- Affirmative Consent (“Consent”): a knowing, voluntary, and mutual decision among all participants to engage in sexual activity. Consent can be given by words or actions, as long as those words or actions create clear permission regarding willingness to engage in the sexual activity. Silence or lack of resistance does not in and of itself, demonstrate consent. The definition of consent does not vary based upon a participant’s sex, sexual orientation, gender identity or gender expression. Consent to any sexual act or prior consensual sexual activity between or with any party does not necessarily constitute consent to any other sexual act. Consent is required regardless of whether the person initiating the act is under the influence of drugs and/or alcohol. Consent may be initially given but withdrawn at any time. Consent cannot be given when it is the result of any coercion, intimidation, force, or threat of harm. When consent is withdrawn or can no longer be given, sexual activity must stop. Children under 17 years of age cannot legally consent under New York State law to having sex or sexual contact with an adult (i.e., someone who is 17 years of age or older)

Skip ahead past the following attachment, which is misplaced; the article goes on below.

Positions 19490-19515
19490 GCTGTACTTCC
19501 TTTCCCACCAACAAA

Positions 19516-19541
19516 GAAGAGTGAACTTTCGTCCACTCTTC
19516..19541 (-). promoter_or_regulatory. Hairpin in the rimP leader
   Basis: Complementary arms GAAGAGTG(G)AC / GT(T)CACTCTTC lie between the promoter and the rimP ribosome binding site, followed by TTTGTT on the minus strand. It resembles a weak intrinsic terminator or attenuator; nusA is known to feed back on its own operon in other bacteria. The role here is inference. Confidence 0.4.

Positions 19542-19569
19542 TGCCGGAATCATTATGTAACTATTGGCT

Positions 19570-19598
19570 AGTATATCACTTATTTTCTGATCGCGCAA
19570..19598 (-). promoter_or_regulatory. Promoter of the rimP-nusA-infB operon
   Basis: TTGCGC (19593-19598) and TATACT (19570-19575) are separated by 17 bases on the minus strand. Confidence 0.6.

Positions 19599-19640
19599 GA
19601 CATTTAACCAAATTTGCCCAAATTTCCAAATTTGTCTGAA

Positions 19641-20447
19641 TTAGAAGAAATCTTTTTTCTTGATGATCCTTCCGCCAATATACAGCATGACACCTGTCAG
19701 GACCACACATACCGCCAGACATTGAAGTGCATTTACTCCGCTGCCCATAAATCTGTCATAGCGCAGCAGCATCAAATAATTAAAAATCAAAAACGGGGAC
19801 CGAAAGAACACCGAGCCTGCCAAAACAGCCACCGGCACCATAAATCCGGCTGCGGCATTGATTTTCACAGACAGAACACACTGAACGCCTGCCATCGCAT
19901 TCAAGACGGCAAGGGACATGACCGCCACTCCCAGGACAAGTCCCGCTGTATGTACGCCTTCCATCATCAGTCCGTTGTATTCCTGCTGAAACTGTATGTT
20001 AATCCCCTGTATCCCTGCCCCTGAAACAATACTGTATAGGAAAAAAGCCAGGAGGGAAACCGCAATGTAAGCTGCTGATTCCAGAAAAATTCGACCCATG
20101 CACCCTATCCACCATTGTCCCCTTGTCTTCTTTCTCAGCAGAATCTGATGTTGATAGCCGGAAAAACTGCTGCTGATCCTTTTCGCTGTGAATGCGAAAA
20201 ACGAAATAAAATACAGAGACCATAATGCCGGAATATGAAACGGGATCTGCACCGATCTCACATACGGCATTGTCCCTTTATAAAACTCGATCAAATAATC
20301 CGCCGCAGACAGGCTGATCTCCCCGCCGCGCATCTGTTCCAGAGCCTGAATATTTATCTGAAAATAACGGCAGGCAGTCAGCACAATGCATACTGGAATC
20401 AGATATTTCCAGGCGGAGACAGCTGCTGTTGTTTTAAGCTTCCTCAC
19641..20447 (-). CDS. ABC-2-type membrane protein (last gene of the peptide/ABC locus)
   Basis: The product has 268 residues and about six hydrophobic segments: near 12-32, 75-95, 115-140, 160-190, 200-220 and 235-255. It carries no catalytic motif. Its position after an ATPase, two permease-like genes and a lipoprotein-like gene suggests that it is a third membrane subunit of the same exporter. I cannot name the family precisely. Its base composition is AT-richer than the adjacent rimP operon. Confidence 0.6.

- Coercion and Force: Consent cannot be procured by the use of physical force, compulsion, threats, intimidating behavior, or coercion. Sexual activity accompanied by coercion or force is not consensual.
- Coercion refers to unreasonable pressure for sexual activity. When someone makes it clear that they do not want to engage in sexual activity or do not want to go beyond a certain point of sexual interaction, continued pressure beyond that point can be considered coercive. The use of coercion can involve the use of pressure, manipulation, substances, and/or force. Ignoring objections of another person is a form of coercion.